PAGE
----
The Testing Modules

The Testing ModulesOCZ were kind enough to provide us with two 512MB sticks of their high quality PC-5400 DDR-2 Performance Series memory for our article.
To read more about this memory from OCZ, click here for more information from our recent DDR-2 PC-5400 Performance Memory Shootout.

Benchmarks - Test System Setup and Further Information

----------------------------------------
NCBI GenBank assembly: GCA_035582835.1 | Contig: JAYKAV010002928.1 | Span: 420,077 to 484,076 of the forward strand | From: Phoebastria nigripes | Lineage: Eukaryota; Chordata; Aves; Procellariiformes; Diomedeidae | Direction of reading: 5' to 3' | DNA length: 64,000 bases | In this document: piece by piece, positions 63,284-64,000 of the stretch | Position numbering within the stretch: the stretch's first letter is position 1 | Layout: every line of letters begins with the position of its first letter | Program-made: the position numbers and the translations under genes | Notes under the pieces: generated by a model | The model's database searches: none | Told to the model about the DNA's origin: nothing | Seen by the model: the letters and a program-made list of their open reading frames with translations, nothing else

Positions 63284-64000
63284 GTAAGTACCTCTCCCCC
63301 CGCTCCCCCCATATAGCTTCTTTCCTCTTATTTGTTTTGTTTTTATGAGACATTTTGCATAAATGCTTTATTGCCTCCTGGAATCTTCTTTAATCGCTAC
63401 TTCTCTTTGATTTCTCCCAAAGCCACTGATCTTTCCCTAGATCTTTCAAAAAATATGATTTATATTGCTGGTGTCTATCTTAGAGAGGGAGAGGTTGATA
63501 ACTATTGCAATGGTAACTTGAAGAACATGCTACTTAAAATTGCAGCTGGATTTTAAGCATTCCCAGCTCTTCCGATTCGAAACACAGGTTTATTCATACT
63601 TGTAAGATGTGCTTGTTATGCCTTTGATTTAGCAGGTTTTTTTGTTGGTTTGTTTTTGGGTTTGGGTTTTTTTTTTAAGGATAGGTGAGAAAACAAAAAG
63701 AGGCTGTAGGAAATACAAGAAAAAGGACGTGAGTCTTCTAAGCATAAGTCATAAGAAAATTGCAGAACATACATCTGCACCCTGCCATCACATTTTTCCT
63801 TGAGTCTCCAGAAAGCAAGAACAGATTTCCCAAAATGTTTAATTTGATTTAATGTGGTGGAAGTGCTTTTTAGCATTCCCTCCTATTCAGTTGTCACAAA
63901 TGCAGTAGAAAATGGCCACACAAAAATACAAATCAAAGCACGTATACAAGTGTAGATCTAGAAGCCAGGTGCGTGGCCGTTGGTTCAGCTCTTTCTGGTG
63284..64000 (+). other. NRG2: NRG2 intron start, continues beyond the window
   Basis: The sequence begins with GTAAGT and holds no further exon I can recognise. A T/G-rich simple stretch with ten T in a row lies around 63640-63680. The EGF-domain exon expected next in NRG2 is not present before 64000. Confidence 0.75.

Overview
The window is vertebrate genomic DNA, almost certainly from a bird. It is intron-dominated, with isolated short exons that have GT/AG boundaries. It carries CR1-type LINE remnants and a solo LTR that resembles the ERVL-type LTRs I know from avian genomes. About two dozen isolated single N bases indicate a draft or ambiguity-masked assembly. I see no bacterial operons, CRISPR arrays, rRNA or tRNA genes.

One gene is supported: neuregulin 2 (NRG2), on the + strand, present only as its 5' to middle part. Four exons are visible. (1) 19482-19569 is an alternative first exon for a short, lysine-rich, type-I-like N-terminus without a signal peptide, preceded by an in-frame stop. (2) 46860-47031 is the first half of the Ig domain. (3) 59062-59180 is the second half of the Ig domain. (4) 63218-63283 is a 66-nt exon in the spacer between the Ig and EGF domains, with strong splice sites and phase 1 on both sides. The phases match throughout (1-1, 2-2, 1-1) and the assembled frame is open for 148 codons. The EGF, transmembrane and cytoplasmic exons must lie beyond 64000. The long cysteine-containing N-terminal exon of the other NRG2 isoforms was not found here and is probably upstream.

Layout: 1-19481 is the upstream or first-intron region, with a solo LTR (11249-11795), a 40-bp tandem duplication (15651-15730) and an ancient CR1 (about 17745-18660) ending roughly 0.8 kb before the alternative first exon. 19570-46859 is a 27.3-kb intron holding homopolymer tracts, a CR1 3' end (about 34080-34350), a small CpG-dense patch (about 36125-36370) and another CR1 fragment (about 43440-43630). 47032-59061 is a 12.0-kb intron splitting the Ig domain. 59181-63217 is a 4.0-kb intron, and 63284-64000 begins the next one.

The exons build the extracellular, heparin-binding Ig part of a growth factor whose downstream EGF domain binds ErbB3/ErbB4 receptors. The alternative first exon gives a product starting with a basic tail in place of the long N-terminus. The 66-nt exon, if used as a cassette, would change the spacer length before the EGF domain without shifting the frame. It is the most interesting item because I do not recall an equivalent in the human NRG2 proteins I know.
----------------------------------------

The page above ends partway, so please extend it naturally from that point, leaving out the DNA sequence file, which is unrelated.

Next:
Test System SetupProcessor: Intel Pentium 4 3.46GHz (1066 FSB) (Supplied by Spectrum Communications)Memory: 2x 512MB OCZ DDR2-5400 Performance Series (Supplied by OCZ Technology)Motherboard: ASUS P5AD2-E Premium (Supplied by ASUS)Graphics Card: ATI Radeon X700 256MB Operating System: Microsoft Windows XP SP1Drivers ATI Catalyst 5.2 and DirectX 9.0cAll tests were ran with ASUS Hyper Path turned on which is supposed to increase memory performance but in the majority of our tests, it didn't make any difference. All tests with the memory voltage set to 2.2v which is the maximum the OCZ memory will accept and the highest available on the ASUS motherboard.We tested each of the memory settings with Mem Test using the standard 100% coverage test on all unused memory at default to check memory for errors and we had 0 errors. Mem Tests locks up when sticks are overclocked but Mem Test is questionable in this area since the overclocked settings passed all other tests except Mem Test.For our results, we actually ran the FSB, memory and CPU at a range of different speeds and combinations which affect the outcome of the results. We did this to show you which setup manages to gain the best overall performance. In order for you to understand, the following settings were used for each result:- Max Memory Clock / Loose Timings: CPU Speed was 3780MHz with a DDR2 ratio of 3:4 running at 840MHz. FSB rating was 315Mhz with a 12x multiplier - timings were 5-5-5-8- Max 1:1 / Default Timings: CPU speed was 3780MHz. DDR2 ratio was 1:1 at 630MBz. FSB running at 315MHz with a 12x multiplier - timings were 4-4-4-8- 266 1:1 / Best Possible Timings: CPU speed was 3458MHz with a DDR ratio of 1:1 at 533MHz. FSB was 266MHz with a CPU Ratio of 13x - timings were 3-3-3-4- 266 1:1 / Default Timings: CPU speed was 3458MHz with a DDR Ratio of 1:1 at 533MHz. FSB was 266MHz with a multiplier of 13x - timings were 4-4-4-8- Best on Paper Combo: CPU speed was 3720MHz with a DDR Ratio of 3:4 at 826. FSB was 310MHz with a multiplier of 12x - timings were 4-4-4-1